|Above: The white compact of the Chanel Les Beiges is atypical of Chanel’s expected black packaging…it is a delightful departure.|
I have been patiently waiting for the arrival of the Chanel Les Beiges since reading of its debut in Europe and Asia months ago…there is something about the pristine white compact, beige theme and versatility of a powder that confirmed my decision to buy this as soon as I could.
Over the weekend, I was able to locate this collection and instantly snapped up #20, which is suitable for NC 20-30 skin tones. While many shade options (there are seven…#10, #20, #30, #40, #50, #60 and #70) in this collection are intended to create contour and a healthy glow (not quite bronzer but certainly darker than one’s natural skin tone) this particular shade can be used as a subtle highlighter, setting powder and touchup powder for light beige skin.
|Above: The Les Beiges powder contains both chemical and physical sunscreen.|
|Above: The compact includes a moon shaped brush.|
Retailing for $57.50, this compact has a generous mirror and two layers of sorts. The top tray-like layer (which must be removed to access the powder) houses a moon shaped brush that had surprisingly soft bristles, especially for one that is included with the compact (rather than purchased separately). This brush is useful for quick touchups, although I prefer my Hourglass Retractable Foundation Brush for more precise application. Beneath the removable separator is the powder itself, which generously resides in the pan.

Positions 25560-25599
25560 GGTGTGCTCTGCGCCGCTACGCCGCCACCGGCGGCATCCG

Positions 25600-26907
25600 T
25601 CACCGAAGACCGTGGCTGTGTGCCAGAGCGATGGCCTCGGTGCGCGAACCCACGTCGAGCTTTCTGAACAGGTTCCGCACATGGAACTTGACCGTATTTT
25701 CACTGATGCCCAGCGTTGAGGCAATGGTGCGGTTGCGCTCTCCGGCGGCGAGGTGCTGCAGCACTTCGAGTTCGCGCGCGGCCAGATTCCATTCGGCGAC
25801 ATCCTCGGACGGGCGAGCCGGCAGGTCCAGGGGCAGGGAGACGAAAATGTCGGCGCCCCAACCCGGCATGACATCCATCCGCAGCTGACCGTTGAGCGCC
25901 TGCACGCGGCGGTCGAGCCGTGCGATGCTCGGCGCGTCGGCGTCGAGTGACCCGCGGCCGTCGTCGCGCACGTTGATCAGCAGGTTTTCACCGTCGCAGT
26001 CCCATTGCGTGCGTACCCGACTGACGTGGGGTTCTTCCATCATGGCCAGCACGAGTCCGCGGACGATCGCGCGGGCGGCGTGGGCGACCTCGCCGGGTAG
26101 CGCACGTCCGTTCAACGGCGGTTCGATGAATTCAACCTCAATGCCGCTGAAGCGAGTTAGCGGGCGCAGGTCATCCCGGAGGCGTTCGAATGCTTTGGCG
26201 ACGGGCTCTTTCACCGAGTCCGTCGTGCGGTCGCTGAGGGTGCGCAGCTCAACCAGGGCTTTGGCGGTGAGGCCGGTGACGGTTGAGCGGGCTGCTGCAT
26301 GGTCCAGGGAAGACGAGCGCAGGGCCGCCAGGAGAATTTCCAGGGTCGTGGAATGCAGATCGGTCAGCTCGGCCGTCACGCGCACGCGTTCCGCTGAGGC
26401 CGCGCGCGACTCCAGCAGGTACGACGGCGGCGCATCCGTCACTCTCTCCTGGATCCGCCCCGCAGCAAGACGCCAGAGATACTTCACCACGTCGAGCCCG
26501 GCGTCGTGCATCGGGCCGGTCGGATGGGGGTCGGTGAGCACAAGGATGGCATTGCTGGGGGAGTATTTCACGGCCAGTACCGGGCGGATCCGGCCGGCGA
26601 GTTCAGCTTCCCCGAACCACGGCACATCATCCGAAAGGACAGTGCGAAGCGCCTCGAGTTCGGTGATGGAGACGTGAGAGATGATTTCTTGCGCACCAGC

|Above: Chanel Les Beiges #20.|
The powder is creamy and subtly fragranced with an aroma that vaguely reminds me of peaches and a creamy floral essence. I am not typically one for scented products, but this fragrance actually agrees with my nose and lifts my spirits…it also dissipates rather quickly and hasn’t irritated my sensitive skin whatsoever.
|Above: A swatch of Chanel Les Beiges #20 in natural daylight.|
I prefer to apply this as a setting powder and then use it as a touch up powder throughout the day…it evens my skin tone, is not the least bit cakey and somehow adds a subtle radiance that is an anomaly for most pressed powders. It neither oxidizes on my NC 25 skin nor does it settle into fine lines. In terms of opacity, this powder is sheer but buildable and the opacity it yields with a few strokes of the brush is utterly perfect for a setting/touch up powder!
Below…the following images illustrate the effect of Chanel Les Beiges #20 as a setting powder over foundation (in this case, Kanebo Sensai Cellular Foundation in Natural Beige):
|Above: I got distracted by this darling bottle of Perrier: Andy Warhol edition. I already adore sparkling water but this label takes it to an entirely different level, no?!|
|Above: OK, back to the powder at hand! This is Les Beiges on my face in direct sunlight ; )|